The Innovation Loop

The Innovation Loop

It’s sad but true that most initiatives designed to improve innovation within organisations fail.

This is frustrating, because we actually know a fair bit about what makes innovation work.  Our results should be better.  But still, countless organisations are having brainstorming sessions, adding idea management systems, building idea diffusion networks or implementing some other well-meaning innovation idea, only to fail to deliver better results.


I think that there’s a missing ingredient in many of these efforts, and it can be summed up in this diagram:

The Innovation Loop


It’s The Innovation Loop – and it is this core set of skills and processes that you need to underpin a successful innovation effort.



Innovation starts with ideas – they are the lightning bolt that ignites things.  The ideas can be for products and services, new ways of doing things, new markets to serve, or new business models.  If we have better ideas, we are more innovative.  If we have lots of ideas, we are more innovative.  Taking steps to improve both the quality and the quantity of ideas in our organisations is important.  However, good ideas are necessary, but not sufficient for innovating.

The other parts of The Innovation Loop are also critical.  These are the monkey wrench – the hard work that makes the idea real.

Build Hypotheses

Next, we need to formulate a hypothesis about our idea – what change do we expect to see if we implement it?  Will people buy more of our stuff? Be happier? Tell their friends about us?  We need to link our ideas to expected outcomes.



Now – test the idea!  Pilot it, prototype it, build a minimum viable product, or a wire-frame, or a mock-up.  Figure out how to test your idea – preferably as cheaply and as easily as possible.

Experimenting is the core innovation skill.



Ok, you’ve run your experiment – now, measure the results.  Was your hypothesis correct?  Did you get change in the direction (positive or negative) that you expected?  As much change as you expected?  Did something cool but completely unexpected happen?  Or something bad but completely unexpected?

Figure out if the idea worked or not.



If your idea did work, now you have to scale it.  Do more of it, apply it in a different setting, get people to buy into it.  All of these are parts of scaling.  It’s not straightforward – but since you’re taking an experimental approach, at least you’re not trying to sell a guess.  You’re pitching data-driven results instead, which is a bit easier.

As you start to scale, you will have many new ideas about what will work and what won’t – put them through this process too.



What if your hypothesis was wrong?  Well, then, you have to learn from it.  Every experiment yields data – and this helps us learn.  Why didn’t it work?  Was the idea bad, or was it just the wrong setting for it?  Are we targeting the wrong people?  Do we need better execution? Does it not fit with our skills or values?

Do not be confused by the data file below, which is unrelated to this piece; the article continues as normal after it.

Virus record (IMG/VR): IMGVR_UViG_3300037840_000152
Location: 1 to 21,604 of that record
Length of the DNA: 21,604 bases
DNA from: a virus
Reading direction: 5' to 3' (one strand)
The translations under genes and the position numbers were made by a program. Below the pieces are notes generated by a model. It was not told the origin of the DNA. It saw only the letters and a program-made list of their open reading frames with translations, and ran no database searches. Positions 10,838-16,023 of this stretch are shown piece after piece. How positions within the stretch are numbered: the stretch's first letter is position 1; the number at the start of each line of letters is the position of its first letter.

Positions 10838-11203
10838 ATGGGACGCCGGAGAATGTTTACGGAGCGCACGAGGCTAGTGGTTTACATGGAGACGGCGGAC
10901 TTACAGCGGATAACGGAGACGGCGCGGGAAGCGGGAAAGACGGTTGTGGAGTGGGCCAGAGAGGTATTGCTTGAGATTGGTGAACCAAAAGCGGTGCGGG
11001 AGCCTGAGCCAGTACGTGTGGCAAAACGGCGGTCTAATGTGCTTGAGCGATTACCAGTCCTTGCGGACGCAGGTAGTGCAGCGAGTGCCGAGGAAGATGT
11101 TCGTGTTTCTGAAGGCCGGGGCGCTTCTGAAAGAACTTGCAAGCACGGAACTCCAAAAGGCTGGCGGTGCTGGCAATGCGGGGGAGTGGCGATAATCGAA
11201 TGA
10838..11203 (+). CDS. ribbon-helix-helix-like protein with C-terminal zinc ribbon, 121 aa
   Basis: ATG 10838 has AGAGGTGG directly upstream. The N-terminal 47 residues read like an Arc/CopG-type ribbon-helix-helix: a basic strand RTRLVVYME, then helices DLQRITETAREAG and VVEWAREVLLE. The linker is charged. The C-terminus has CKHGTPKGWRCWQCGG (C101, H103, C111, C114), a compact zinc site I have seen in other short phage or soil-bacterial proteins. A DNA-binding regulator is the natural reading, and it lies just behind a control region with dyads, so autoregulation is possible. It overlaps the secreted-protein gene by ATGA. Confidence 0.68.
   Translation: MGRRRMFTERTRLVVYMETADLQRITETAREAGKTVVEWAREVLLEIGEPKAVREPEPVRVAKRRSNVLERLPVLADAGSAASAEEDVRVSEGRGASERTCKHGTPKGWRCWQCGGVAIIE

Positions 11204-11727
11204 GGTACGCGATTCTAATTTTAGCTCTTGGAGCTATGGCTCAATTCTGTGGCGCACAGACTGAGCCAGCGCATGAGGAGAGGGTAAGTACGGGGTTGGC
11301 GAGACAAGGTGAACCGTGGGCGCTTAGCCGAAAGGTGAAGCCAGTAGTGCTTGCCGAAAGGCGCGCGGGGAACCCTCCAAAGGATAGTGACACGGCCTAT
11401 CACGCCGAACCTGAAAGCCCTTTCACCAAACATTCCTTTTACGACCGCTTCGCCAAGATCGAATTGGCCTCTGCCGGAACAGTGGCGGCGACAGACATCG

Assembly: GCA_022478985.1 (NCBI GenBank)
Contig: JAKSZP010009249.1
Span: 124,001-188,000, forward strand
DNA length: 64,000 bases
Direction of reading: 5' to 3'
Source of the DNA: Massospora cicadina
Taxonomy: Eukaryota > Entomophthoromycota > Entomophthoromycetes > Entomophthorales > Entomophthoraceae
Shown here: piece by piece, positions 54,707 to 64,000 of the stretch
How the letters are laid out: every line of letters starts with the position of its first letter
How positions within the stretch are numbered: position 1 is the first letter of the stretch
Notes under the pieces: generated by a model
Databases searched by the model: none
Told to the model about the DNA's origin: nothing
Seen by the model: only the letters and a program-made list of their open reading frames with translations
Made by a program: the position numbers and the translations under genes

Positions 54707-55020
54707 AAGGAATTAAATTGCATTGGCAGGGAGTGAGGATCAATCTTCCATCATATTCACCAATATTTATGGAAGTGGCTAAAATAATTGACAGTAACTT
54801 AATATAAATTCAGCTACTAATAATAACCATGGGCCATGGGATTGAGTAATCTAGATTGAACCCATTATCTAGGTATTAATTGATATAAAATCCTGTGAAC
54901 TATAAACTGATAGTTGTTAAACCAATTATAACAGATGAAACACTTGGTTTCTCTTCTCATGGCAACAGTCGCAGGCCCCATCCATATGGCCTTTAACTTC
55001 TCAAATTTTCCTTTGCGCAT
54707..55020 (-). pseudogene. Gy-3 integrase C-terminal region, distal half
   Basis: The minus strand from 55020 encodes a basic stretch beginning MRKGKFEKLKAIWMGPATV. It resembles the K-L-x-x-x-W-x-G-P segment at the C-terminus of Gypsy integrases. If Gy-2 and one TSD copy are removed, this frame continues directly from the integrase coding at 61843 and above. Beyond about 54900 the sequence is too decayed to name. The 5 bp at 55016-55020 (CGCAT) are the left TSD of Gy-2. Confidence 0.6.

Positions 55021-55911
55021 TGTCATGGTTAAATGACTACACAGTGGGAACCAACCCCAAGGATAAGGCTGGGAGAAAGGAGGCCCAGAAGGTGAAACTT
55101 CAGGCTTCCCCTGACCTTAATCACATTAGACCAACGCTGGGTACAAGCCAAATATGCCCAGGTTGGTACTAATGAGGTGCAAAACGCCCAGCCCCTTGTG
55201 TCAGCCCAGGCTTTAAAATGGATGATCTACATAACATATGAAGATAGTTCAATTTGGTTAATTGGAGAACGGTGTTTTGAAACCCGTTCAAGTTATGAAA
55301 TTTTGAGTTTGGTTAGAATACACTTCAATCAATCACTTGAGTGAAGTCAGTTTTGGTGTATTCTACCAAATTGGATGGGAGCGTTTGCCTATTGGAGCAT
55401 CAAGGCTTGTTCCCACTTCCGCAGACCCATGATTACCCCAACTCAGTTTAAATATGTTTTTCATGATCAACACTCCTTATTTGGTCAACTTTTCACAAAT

Learning is the key to making the experimental approach work.

The Innovation Loop is at the heart of successful approaches to innovation.  It is a core component of the ideas in lean start-up, and in discovery-driven growth.  It is well-documented that using these approaches will increase your chances of success.  Your idea management system will work much better if you have this loop working underneath it, and so will your stage-gate process.

Experimenting effectively builds your innovation capability.

There are other factors that are also important.  Nilofer Merchant and I are working on identifying what these are.  You need to open up your network to more (and new) people – this helps with getting better ideas, and it helps with scaling.  And you need to have purpose – this is what helps you devise hypotheses about what will create value for people.   You have to get these two things right to innovate.  The Innovation Loop is simply the process that drives success.

The key point, though, is that this is simple, but not easy. This is a very simple model.  But executing it is not easy – it often requires significant change in the way that we do things.  Experimenting means that we have to be comfortable with seeing some of our ideas fail.  Or, at least, some won’t work in the way we expected them to.

It also means that we have to push decision-making authority out towards the front-line.  Innovative cultures are experimental – but experimenting well means that everyone has to be involved with the process.  This was the key to the success of the Toyota Production System.  Jeffrey Pfeffer and Bob Sutton point out that:

The Toyota Production System is about philosophy and perspective, about such things as people, processes, quality, and continuous improvement. It is not just a set of techniques or practices: On the surface, TPS appears simple…

What is important is not so much what we do—the specific people management techniques and practices—but why we do it—the underlying philosophy and view of people and the business that provides a foundation for the practices.